... <action path="/strutsTest" type="unittest.struts.SimpleAction" name="simpleForm" scope="request"> <forward name="succeed" <B><I>path="/anotherTest.do"/> </action>

<action path="/anotherTest" type="unittest.struts.AnotherAction"> <forward name="succeed" path="/result.jsp"/> </action> </I></B> ...

</struts-config></CODE></PRE> <P>Introduce an extra <CODE>Action</CODE> into the scenario:</P><PRE><CODE>//AnotherAction.java package unittest.struts;

import javax.servlet.http.HttpServletRequest; import javax.servlet.http.HttpServletResponse;

import org.apache.struts.action.Action; import org.apache.struts.action.ActionForm; import org.apache.struts.action.ActionForward; import org.apache.struts.action.ActionMapping;

import unittest.simple.ExternalInf;

public class AnotherAction extends Action { public ActionForward execute( ActionMapping mapping, ActionForm form, HttpServletRequest request, HttpServletResponse response) throws Exception { String name = (String)request. getAttribute("name"); ExternalInf inf = getExternalInf(); request.setAttribute("name", name + inf.doSomeExtThing(1)); return mapping.findForward("succeed"); }

protected ExternalInf getExternalInf() { ExternalInf inf = null; //do some operation to get the //external interface //Use JNDI operation or something else return inf; } } </CODE></PRE> <P>Write a new test case to test this complicated scenario:</P><PRE><CODE>//AnotherStrutsTest.java package unittest.struts;

import javax.servlet.RequestDispatcher;

import org.apache.cactus.WebRequest; import org.apache.struts.action.Action; import org.apache.struts.action.ActionForm; import org.apache.struts.action.ActionMapping; import org.easymock.MockControl; import org.jingle.unittest.struts.*;

import unittest.simple.ExternalInf;

import com.meterware.httpunit.WebForm; import com.meterware.httpunit.WebResponse;

public class AnotherStrutsTest extends StrutsServletTestCase { ... //Same as what in SimpleStrutsTest

//Prepare the AnotherAction <B><I>public Action prepareActionAnotherAction( ActionMapping mapping) { //define the behavior of mock object controller.reset(); inf.doSomeExtThing(1); controller.setReturnValue("Little"); controller.replay(); //Use override technology to bridge the //mock object to the class to be tested AnotherAction action=new AnotherAction() { protected ExternalInf getExternalInf() { return inf; } }; return action; }</I></B> ...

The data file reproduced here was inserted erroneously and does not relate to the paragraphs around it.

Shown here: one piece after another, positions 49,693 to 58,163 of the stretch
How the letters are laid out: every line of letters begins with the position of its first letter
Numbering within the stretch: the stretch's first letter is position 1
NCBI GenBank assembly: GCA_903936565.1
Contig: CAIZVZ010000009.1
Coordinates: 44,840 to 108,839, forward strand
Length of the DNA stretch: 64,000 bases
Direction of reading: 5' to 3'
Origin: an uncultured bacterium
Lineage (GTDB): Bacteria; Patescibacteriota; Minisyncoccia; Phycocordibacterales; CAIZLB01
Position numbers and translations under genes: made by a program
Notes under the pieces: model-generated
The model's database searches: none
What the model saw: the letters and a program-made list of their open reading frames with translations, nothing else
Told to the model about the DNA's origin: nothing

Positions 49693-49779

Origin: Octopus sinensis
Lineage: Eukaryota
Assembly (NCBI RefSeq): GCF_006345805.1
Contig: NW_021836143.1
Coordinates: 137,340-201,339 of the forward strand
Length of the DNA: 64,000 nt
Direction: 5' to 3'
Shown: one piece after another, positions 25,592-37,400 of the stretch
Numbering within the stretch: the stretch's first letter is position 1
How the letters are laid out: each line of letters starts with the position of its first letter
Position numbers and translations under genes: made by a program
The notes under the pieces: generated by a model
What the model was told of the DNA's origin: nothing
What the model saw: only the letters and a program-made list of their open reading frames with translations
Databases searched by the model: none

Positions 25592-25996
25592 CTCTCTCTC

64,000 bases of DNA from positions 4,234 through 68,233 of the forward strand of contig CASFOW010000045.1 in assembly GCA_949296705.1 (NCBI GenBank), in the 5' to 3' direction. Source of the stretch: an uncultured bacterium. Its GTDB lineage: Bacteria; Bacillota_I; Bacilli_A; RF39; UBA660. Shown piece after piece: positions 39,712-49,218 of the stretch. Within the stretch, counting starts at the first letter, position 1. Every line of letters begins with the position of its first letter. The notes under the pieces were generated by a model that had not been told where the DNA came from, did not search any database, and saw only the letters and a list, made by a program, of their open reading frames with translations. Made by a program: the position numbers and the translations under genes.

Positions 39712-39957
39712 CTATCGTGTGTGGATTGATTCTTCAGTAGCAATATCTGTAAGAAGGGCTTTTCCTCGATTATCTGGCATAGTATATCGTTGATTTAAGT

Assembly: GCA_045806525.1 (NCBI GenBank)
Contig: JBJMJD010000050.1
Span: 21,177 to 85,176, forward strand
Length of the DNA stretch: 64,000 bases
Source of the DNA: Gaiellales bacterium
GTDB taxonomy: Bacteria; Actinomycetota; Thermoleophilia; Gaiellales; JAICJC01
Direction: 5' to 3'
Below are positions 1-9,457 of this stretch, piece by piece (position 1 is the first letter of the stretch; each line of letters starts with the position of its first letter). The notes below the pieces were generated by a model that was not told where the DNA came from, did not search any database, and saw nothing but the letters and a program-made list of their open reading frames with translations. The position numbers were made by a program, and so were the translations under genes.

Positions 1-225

//verify the mock object after the execution //of action public ActionResult endActionStrutsTestAction() { controller.verify(); //Introduce next join point "AnotherAction" return new <B><I>ActionResult("AnotherAction")</I></B>; }

//compare the result html documents public void endStrutsTestAction( WebResponse response) { try { WebForm form = response.getForms()[0]; <B><I>assertEquals( "DennisGreatLittle", form.getParameterValue("name"));</I></B> } catch (Exception e) { fail("Unexpected exception: " + e); } } } </CODE></PRE> <TABLE cellSpacing=0 cellPadding=0 width="100%" border=0> <TBODY> <TR> <TD> <P class=secondary><!-- CS_PAGE_INDEX --></P></TD> <TD> <P class=secondary align=right><A href="http://www.onjava.com/lpt/a/<!--CS_NEXT_REF-->"></A></P></TD></TR></TBODY></TABLE><!-- CS_PAGE_BREAK --> <P><!-- CS_PAGE_INDEX --></P> <H3>StrutsUT AspectJ Solution</H3> <P>Compared to the traditional solution, the AspectJ solution is more transparent to the test case writer. There's no extension to the Struts central controller and test case base class, just an added aspect: <CODE>StrutsTestCaseAspect</CODE>. </P> <P>Refer to the <A href="http://www.onjava.com/lpt/a/5210#resources">References section</A> at the end of the article to learn more about AspectJ. </P><PRE><CODE>// StrutsTestCaseAspect.java import javax.servlet.http.HttpServletRequest; import javax.servlet.http.HttpServletResponse;